It has been a while since the Chicago area produced a goalie prospect as promising as Nicholas Kempf, a Morton Grove native ranked No. 4 among North American goalies by the CSS. He projects to be a middle-round pick.

“During the season, you try not to think about [the draft], but now, it’s the only thing I can really think of,” Kempf said.

He dealt with hip flexor and groin strains early this past season with the NTDP, which caused him to get off to a self-diagnosed “slow start,” but he built confidence as the year went on. At the under-18 world championships in early May, he posted a .919 save percentage and 1.89 goals-against average over six games.

The fact he’s 6-2 and athletic is an appealing combination, and he believes he has improved his abilities to read plays and maneuver around the crease.

He plans to work on his skating and hands this summer before heading to Notre Dame in the fall. In the meantime, he feels like the many hours he has spent talking with NHL teams has helped him understand himself better, too.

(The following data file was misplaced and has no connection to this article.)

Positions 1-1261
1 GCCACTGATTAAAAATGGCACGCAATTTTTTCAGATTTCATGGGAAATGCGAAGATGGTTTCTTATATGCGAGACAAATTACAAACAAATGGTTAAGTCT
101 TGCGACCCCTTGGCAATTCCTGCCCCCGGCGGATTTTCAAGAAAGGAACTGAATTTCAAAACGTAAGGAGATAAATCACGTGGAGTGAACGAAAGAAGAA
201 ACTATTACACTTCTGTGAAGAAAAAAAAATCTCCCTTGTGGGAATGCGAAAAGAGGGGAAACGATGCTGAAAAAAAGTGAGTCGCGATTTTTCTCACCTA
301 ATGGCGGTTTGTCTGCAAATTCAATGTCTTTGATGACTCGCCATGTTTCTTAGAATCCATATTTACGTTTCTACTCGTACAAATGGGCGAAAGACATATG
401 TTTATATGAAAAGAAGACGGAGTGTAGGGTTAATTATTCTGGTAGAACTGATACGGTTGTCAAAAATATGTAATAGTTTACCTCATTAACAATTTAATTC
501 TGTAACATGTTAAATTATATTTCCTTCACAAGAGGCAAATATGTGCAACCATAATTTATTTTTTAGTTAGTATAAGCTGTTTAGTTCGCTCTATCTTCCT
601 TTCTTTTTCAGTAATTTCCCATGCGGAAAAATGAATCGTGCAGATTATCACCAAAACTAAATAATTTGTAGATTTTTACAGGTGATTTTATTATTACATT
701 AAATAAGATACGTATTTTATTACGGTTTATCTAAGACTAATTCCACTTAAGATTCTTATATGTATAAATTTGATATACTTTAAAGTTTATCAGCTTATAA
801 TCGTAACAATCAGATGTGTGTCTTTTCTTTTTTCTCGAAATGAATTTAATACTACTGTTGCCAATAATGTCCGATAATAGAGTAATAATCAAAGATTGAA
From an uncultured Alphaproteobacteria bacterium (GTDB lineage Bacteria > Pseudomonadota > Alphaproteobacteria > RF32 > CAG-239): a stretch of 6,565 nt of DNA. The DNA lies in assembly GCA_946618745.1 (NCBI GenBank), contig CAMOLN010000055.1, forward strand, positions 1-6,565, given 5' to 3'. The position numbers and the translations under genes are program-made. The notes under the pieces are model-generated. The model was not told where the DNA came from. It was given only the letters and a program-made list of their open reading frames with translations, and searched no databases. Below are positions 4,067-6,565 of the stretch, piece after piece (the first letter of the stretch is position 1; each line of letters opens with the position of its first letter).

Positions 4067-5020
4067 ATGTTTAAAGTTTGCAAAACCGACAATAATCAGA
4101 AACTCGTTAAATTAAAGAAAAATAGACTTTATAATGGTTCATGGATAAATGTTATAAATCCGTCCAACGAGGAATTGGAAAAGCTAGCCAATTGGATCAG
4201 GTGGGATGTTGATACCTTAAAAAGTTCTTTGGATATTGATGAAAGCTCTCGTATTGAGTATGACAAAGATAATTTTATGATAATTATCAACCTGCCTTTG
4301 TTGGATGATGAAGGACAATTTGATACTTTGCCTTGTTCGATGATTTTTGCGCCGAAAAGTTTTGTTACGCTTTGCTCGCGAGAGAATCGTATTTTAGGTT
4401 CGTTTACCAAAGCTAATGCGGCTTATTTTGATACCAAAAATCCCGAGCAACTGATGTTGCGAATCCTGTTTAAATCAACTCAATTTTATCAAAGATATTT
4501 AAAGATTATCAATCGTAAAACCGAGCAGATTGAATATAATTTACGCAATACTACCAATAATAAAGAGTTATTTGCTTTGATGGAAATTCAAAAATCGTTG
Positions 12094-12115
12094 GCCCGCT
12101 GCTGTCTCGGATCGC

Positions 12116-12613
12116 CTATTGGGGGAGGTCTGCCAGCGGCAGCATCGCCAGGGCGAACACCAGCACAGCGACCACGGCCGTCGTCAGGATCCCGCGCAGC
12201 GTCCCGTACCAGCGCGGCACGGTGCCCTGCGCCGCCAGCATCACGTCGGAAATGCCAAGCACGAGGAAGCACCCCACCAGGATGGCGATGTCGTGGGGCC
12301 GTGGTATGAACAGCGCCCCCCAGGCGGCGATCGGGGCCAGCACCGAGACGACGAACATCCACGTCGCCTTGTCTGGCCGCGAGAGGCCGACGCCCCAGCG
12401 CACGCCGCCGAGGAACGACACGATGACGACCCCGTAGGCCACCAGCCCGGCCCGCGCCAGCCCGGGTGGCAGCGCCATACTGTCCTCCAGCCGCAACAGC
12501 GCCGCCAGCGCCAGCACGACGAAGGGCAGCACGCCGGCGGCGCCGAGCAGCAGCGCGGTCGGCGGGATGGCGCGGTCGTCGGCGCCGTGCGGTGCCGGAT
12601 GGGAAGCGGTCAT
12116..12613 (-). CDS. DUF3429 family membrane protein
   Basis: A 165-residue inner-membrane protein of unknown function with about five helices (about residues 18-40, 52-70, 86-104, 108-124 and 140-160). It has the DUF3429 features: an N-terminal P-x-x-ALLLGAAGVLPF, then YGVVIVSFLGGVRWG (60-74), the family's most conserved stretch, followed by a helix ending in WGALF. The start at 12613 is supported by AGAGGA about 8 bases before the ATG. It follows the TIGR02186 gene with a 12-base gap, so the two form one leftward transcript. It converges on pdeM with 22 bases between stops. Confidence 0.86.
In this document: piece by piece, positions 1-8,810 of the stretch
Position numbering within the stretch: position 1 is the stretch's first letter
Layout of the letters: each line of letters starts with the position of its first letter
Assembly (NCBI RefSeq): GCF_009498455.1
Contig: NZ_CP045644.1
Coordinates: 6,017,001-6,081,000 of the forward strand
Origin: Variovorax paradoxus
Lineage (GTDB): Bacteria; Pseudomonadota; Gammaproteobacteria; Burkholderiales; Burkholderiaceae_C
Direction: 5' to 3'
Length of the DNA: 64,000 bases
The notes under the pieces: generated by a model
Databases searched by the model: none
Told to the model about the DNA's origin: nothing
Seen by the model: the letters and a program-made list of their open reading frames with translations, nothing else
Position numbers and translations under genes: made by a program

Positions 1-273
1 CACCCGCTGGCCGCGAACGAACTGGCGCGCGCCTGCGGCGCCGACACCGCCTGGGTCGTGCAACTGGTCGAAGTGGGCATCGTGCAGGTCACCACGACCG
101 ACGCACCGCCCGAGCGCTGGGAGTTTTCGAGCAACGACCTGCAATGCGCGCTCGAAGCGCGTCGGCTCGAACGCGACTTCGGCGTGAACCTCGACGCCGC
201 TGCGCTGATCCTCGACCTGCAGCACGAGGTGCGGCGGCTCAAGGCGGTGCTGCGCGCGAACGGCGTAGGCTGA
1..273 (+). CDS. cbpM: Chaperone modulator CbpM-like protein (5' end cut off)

“They know my game really well, so [I’m] not trying to make up stuff; [I] just be who I am,” he said. “The first couple [teams], you don’t really know what to expect, so you go into there with an open mind. As I’ve talked to more teams, it’s gone a lot smoother and I know what to expect. I know my game a lot more after really thinking about it.”

The full group

Growing up in Elmhurst, forward Kamil Bednarik “never really thought” he would get to this point.

Now that he has — he’s a projected second- or third-round pick, ranked 28th among North American skaters by the CSS and interviewing with his hometown Hawks and most other NHL franchises — it feels surreal. But that doesn’t mean he lacks confidence, because he very much does not.